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Building the brain stem The same precise cell placement required by the pancreas also must occur to create a working brain stem. “You really need to put the neurons in the right place to establish neural circuits,” Prince explained. Researchers have long known that neurons travel in a line when migrating to their final destination, but the precise mechanism of how this occurs is still somewhat mysterious. Prince’s lab has started to unravel some of the complexity. “There’s been a model in this field for a long time, but with no actual proof behind it, that when neurons migrate maybe the first one in line is special,” she explained. This so-called “pioneer neuron” forges the course and others follow. Recently, Sarah Wanner, PhD, a postdoctoral fellow in Prince’s lab, has been testing — and proving — the theory. Using a 2-photon microscope, Wanner targeted proposed pioneer neurons and ablated, or killed, them using a pulse of energy. Sure enough, when the suspected pioneer is no longer in commission, the other neurons don’t know where to go. Part of the reason may be that there’s no longer a path to follow. Like Hansel dropping breadcrumbs, pioneer neurons normally leave axon trails that, researchers suspect, follower cells then move along.
Stoking intellectual passions
ictoria Prince also helps UChicago students embrace their own intellectual passions — in academia and beyond. As Associate Dean and Director of the Biological Sciences Division’s Office of Graduate Affairs, she has been instrumental in creating more opportunities for young researchers to explore a range of professions. “It’s important that we recognize not all our trainees go on to academic careers,” said Prince, who has served as associate dean since June 2010. Acknowledging a tight academic job market and ongoing reductions in federal research funding, she noted, “We want to give our students the resources they need to learn about other career opportunities.” Those efforts include bringing back BSD alumni working in different fields to share their experiences and to network with prospective and current students. This past fall, for example, the division hosted a consulting panel featuring Michael Silverman, MD’73, head of Mas-
When Wanner cut those trailing axons from the pioneer, she saw that the follower neurons lost their way. “There’s no real precedent we can find in the vertebrate system for a pioneer neuron leading other neurons, so we’re excited to have found this,” Prince said. “Now we’d like to know, ‘What’s special about that neuron?’” To find out, they need to look inside the pioneer cell to determine its gene expression and compare that mix to the follower cells. Doing that, said Prince, “is really pushing the limits of technology.” Their approach will be a technique called RNA-seq, generally used to identify genes within an entire tissue. In this case, however, they’ll be targeting only a single cell, thus ramping up the task’s complexity. To aid these efforts, Prince and her team will collaborate with the University’s Functional Genomics Facility, an advanced sequencing center led in part by its faculty director, Associate uchospitals.edu/midway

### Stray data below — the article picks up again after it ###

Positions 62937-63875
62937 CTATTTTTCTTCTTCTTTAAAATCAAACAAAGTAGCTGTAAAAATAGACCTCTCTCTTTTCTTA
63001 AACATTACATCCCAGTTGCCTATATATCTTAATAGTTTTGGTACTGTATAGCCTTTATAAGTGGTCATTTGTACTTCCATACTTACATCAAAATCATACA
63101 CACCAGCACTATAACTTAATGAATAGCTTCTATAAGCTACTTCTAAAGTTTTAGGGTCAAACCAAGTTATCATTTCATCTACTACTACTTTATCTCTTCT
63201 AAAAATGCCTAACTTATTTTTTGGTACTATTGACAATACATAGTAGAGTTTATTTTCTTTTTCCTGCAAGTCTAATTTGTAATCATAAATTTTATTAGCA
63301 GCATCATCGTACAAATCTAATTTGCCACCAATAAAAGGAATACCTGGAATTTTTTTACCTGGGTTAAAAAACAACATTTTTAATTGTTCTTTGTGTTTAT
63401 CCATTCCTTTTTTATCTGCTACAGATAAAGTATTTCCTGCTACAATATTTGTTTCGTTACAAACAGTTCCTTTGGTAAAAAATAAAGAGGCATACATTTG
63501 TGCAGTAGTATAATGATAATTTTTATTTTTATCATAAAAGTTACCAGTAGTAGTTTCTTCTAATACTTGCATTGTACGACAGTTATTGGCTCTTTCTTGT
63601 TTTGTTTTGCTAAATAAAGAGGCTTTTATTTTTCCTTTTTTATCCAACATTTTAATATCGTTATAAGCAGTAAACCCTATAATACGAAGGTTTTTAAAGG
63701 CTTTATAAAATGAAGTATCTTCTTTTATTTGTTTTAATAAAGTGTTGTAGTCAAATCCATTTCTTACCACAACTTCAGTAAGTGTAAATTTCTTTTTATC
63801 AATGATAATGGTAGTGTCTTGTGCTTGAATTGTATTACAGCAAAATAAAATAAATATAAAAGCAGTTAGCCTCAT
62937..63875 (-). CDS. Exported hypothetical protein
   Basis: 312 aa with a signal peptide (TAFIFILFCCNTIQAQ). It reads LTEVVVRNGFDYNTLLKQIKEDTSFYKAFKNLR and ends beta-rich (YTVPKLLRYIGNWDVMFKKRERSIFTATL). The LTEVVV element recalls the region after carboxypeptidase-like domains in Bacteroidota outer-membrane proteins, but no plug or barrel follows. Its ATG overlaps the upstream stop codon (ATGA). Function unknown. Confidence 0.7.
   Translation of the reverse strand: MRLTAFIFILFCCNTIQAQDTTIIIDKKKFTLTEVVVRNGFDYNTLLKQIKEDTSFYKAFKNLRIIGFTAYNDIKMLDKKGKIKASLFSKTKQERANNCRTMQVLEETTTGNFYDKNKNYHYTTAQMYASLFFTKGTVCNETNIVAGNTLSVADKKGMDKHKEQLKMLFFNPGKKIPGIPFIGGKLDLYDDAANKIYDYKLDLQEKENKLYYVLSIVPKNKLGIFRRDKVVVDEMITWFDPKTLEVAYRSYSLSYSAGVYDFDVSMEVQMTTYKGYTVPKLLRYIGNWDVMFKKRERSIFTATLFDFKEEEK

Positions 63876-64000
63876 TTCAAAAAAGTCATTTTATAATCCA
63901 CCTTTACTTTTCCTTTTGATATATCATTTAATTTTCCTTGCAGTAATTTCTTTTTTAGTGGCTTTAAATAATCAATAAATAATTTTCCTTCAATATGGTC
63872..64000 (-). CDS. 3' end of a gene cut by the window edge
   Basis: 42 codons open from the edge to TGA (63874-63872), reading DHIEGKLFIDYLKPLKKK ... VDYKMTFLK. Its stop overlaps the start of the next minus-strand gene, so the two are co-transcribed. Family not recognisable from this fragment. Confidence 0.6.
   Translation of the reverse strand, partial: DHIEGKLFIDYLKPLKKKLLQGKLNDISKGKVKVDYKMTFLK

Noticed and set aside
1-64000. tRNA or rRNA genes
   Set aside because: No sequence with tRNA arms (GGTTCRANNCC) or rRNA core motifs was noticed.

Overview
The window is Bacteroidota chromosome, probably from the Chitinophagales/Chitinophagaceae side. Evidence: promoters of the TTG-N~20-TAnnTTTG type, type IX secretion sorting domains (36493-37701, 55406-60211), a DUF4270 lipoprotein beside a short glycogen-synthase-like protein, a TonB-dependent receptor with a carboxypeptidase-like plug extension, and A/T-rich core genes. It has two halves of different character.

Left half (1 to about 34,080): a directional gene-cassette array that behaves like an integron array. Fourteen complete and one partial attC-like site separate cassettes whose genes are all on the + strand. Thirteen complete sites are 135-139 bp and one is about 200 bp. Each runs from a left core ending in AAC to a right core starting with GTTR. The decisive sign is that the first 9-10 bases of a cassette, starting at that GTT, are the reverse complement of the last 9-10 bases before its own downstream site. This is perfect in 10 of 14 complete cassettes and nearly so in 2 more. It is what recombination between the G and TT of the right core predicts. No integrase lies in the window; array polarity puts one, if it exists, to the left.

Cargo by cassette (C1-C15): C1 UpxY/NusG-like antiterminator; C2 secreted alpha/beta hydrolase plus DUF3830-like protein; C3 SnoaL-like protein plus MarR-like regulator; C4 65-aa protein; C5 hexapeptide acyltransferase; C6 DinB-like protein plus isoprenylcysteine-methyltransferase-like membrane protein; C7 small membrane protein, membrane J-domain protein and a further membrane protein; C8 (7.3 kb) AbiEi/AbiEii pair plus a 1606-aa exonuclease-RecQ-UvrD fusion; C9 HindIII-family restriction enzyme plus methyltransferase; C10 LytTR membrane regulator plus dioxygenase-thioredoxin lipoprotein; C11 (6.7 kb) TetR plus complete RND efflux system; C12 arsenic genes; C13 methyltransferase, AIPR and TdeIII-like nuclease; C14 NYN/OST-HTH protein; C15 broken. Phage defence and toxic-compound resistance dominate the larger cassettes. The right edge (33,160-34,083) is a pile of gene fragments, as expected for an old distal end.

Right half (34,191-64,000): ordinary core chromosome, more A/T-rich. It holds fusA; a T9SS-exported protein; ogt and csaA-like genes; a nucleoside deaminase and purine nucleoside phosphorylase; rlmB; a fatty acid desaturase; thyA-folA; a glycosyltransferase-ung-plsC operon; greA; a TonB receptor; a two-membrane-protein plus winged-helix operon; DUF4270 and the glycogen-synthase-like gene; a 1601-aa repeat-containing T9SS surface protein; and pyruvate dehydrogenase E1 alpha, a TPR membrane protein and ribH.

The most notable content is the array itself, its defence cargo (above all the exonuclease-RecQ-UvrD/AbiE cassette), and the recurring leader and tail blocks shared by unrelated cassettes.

“Your opinion is valued here.” Victoria Prince, PhD
sachusetts-based BioStrategics Consulting Ltd.; Carol Ann Olson, PhD’82, MD’86; and cancer biologist Robert Schickel, PhD’09, an independent consultant based in San Diego. And in March, Cell scientific editor Fabiola Rivas, PhD’03, and National Institutes of Health program officer Yolanda Vallejo, PhD’02, returned to campus to speak with minority graduate student applicants as well as current students. “These alumni have a major influence on science in the broad sense,” Prince said. “It’s great for students to hear their career trajectories.” It’s an especially important dialogue to have as the number of prospective graduate students continues to rise. This year, the BSD saw a 15 percent leap in graduate applications — 1,076 total — a trend on par with peer institutions, and will welcome 77 new doctoral candidates this fall.
Professor of Human Genetics Yoav Gilad, PhD, with Kevin White, PhD, director of the University’s Institute for Genomics and Systems Biology.
Following your curiosity Originally trained as a biochemist at North London’s National Institute for Medical Research, Prince found her way into developmental biology studying Hox genes, cells that help establish the identity of specific regions along the body axis. Her subjects were developing chicks until 1994, when she took a two-week embryology course at Germany’s Max Planck Institute with soon-to-be Nobelists Eric F. Wieschaus and Christiane NüssleinVolhard. At the time, Nüsslein-Volhard had just started working with zebrafish. Prince was hooked. “We did this technique called cell transplantation where you basically take cells out of one embryo and put them into another embryo with
“The quality is as good as ever,” added Prince, who sees students coming to UChicago for the same reasons she did. “We still have a small campus where the clinical and basic science departments are genuinely interactive.” In her own research, she has worked closely with endocrinologists including Louis Philipson, MD, PhD, director of the University of Chicago Medicine’s Kovler Diabetes Center. “As soon as I came here,” Prince recalled, “Lou sought me out and said, ‘Oh! We should be looking at the pancreas of the zebrafish.’” Such collaborations go hand in hand with the (infamous) UChicago ethos. “We genuinely have a scholarly attitude here — and people joke a little about that,” Prince said. “But people like sitting around and exploring big problems in a way I haven’t seen elsewhere. There’s the desire to take an intellectual approach, to make the problem the first and foremost issue. It doesn’t matter if you’re a starting graduate student or an emeritus faculty,” she said. “Your opinion is valued here.”